Zidane also struggles with identity, becoming depressed when he discovers he, too, is a human-made creation. Though his defining characteristic is being there for his friends and helping those in need (one of his combat abilities even involves taking damage in the place of another character), he pushes his companions away when they try to help him at a point of emotional crisis.
Both Vivi and Zidane eventually come to the understanding that they are not defined by their origin. Though Zidane was made for a destructive purpose, he becomes something new when he chooses to save the world instead of destroy it.
I’m reminded that our past is not important when we find our identity in Christ. “For all of you who were baptized into Christ have clothed yourselves with Christ,” wrote Paul in his letter to the Galatians. “There is neither Jew nor Gentile, neither slave nor free, nor is there male and female, for you are all one in Christ Jesus.” Jesus accepts us no matter who we are or what we have done; in gratitude, we emulate mercy and love, doing our best to model him. Zidane even demonstrates those Christ-like traits at the end of the game by forgiving the very enemy who had been trying to kill him.
Our past is not important when we find our identity in Christ.
3. Mass Effect (2007)
If there’s another series that demonstrates how our choices affect who we are, it’s Mass Effect. Players make decisions throughout the game that impact their morality, measured by “Paragon” and “Renegade” points. Generally, choices that are more merciful and loving grant Paragon points and decisions that are more cutthroat win you Renegade points. Unlike other role-playing games, this is not a sliding scale; doing something good doesn’t negate the bad. People will still be afraid of you if you’ve been merciless in the past, even if you try to “make up for it” with a gentle gesture.
Sometimes the decisions you have to make are not clear-cut. Is it the “right” choice in Mass Effect, for example, to destroy the Rachni Queen—an insectoid creature that controls its brood through a telepathic link—or to let her go? On the one hand, the rachni are incredibly dangerous and her children have killed a lot of innocent people. On the other hand, the Rachni queen reveals that scientists entrapped her and were using the rachni creatures for an experiment. This means that she is not responsible for the deaths her children caused, and that destroying her would mean the genocide of an entire species.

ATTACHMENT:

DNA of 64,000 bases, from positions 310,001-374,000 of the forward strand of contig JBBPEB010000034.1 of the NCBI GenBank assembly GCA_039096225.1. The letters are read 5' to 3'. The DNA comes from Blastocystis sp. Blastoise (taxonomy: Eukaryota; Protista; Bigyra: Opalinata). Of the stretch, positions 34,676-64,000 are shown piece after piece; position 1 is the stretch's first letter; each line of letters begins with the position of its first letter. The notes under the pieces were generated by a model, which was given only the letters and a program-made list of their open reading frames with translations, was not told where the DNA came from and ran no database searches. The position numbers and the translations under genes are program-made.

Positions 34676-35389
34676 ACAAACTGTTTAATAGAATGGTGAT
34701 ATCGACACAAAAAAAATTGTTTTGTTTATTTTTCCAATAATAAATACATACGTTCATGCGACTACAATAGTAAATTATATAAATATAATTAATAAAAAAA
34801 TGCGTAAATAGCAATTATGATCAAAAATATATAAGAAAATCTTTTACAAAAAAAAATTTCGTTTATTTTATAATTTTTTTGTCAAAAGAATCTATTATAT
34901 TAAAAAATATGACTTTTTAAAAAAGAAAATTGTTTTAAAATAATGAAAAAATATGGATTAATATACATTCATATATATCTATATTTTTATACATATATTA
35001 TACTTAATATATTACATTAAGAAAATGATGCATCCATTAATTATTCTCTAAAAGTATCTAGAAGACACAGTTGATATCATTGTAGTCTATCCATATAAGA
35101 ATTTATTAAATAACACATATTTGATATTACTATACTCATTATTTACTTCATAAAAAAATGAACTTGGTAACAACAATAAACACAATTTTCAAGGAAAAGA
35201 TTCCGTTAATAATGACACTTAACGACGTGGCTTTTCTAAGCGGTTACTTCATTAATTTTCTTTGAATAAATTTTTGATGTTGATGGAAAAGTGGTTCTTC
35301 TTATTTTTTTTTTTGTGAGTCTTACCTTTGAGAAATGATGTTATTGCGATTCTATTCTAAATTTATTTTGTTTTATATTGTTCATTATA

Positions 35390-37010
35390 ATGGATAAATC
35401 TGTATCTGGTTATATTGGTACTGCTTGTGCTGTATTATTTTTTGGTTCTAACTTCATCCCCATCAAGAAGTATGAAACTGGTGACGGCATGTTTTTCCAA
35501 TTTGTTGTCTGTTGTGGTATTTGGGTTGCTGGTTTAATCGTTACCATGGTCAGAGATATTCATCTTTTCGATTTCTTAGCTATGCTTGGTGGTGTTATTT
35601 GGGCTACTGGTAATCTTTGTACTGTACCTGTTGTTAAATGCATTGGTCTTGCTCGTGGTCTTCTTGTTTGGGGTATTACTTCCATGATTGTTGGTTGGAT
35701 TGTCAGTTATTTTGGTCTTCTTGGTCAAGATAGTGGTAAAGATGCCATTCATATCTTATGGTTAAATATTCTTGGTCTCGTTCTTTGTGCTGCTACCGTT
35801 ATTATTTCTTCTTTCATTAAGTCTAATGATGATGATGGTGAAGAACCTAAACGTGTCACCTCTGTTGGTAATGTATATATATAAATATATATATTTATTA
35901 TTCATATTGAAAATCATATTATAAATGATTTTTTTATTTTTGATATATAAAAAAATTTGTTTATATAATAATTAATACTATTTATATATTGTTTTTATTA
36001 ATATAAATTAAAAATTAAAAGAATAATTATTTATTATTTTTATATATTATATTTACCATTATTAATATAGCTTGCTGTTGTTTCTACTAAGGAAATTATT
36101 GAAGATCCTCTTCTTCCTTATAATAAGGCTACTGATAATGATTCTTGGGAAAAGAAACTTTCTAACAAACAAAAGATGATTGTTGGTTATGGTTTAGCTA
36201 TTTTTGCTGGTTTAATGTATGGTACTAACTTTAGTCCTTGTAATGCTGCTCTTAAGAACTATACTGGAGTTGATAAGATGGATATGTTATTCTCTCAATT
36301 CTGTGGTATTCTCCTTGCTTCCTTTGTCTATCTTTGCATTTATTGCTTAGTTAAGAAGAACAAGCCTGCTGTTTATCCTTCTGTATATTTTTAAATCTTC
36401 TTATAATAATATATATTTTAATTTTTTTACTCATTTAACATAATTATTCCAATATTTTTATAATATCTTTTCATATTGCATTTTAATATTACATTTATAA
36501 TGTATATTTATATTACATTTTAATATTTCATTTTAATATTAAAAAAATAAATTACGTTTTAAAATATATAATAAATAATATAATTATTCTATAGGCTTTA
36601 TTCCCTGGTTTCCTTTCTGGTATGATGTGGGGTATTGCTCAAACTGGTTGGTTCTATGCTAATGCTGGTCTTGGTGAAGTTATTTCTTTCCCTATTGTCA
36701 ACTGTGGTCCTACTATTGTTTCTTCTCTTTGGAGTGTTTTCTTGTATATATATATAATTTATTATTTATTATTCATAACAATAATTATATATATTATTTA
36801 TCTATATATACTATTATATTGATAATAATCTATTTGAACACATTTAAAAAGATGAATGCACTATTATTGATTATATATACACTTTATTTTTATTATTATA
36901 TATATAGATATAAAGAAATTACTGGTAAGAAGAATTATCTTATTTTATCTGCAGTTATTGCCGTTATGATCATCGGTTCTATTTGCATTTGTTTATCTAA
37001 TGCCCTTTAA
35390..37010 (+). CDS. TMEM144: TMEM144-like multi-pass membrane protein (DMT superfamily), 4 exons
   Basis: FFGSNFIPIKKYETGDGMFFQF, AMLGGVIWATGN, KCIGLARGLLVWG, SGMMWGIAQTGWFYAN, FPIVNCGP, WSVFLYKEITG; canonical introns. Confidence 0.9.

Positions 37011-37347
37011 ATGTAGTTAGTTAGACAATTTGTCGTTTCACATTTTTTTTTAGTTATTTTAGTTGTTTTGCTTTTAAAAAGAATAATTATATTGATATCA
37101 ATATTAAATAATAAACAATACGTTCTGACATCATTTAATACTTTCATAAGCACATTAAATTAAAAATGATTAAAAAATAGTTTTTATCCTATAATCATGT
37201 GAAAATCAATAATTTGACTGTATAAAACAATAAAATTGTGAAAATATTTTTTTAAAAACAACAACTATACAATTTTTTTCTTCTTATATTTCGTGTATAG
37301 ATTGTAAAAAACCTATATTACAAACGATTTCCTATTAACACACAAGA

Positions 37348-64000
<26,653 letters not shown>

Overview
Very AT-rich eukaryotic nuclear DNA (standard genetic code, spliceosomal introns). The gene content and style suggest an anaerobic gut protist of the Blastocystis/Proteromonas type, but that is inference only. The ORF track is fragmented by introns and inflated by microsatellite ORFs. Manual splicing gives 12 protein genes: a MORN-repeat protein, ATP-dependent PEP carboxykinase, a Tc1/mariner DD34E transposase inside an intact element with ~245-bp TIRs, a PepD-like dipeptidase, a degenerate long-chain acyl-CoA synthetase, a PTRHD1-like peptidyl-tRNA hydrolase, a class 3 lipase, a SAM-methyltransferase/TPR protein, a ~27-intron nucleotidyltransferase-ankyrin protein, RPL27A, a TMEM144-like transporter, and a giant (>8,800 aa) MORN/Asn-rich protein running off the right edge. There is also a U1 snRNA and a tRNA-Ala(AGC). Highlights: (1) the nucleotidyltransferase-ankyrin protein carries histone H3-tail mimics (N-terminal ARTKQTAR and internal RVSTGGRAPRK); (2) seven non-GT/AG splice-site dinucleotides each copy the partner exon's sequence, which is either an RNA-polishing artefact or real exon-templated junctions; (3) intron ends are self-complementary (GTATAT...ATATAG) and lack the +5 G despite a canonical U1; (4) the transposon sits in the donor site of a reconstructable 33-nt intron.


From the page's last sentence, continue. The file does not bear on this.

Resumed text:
You have to decide based on the information you have—much like in real life, where things aren’t always black and white. The choices presented to you in Mass Effect are great sounding boards for discussing real-life morality. While the goal of the game remains the same—to save the galaxy from the artificial intelligence attempting to destroy it—the moral options bring up the question: does how you go about achieving a noble goal matter?
For Christians, the answer is a resounding yes—God cares about how we do things. Consider the story of Moses striking the rock. God told him to speak to the rock, but Moses hit it instead (having earlier done so to great success). Because of his lack of trust and obedience, Moses was forbidden to enter the Promised Land alongside the Israelites. It wasn’t only the water that was important, or even arriving at the new land. How he got there mattered. And we see this exemplified in the gameplay of Mass Effect, as relationships crumble or are strengthened depending on our choices.
2. The Legend of Zelda: Majora’s Mask (2000)
The Legend of Zelda is a series that I love mainly for its gameplay; I enjoy solving puzzles, exploring maps, and experiencing real-time action. But I also love Majora’s Mask, the sixth installment in the series, for its story. The game explores some dark themes that speak to loneliness and the human desire for community.
Searching for a missing friend, Link is dropped into a place called Termina—a land parallel to the Hyrule of the previous game, Ocarina of Time. He meets many familiar faces (it’s a parallel world, after all), but none of them know who he is, further emphasizing his loneliness after losing his horse and his friends.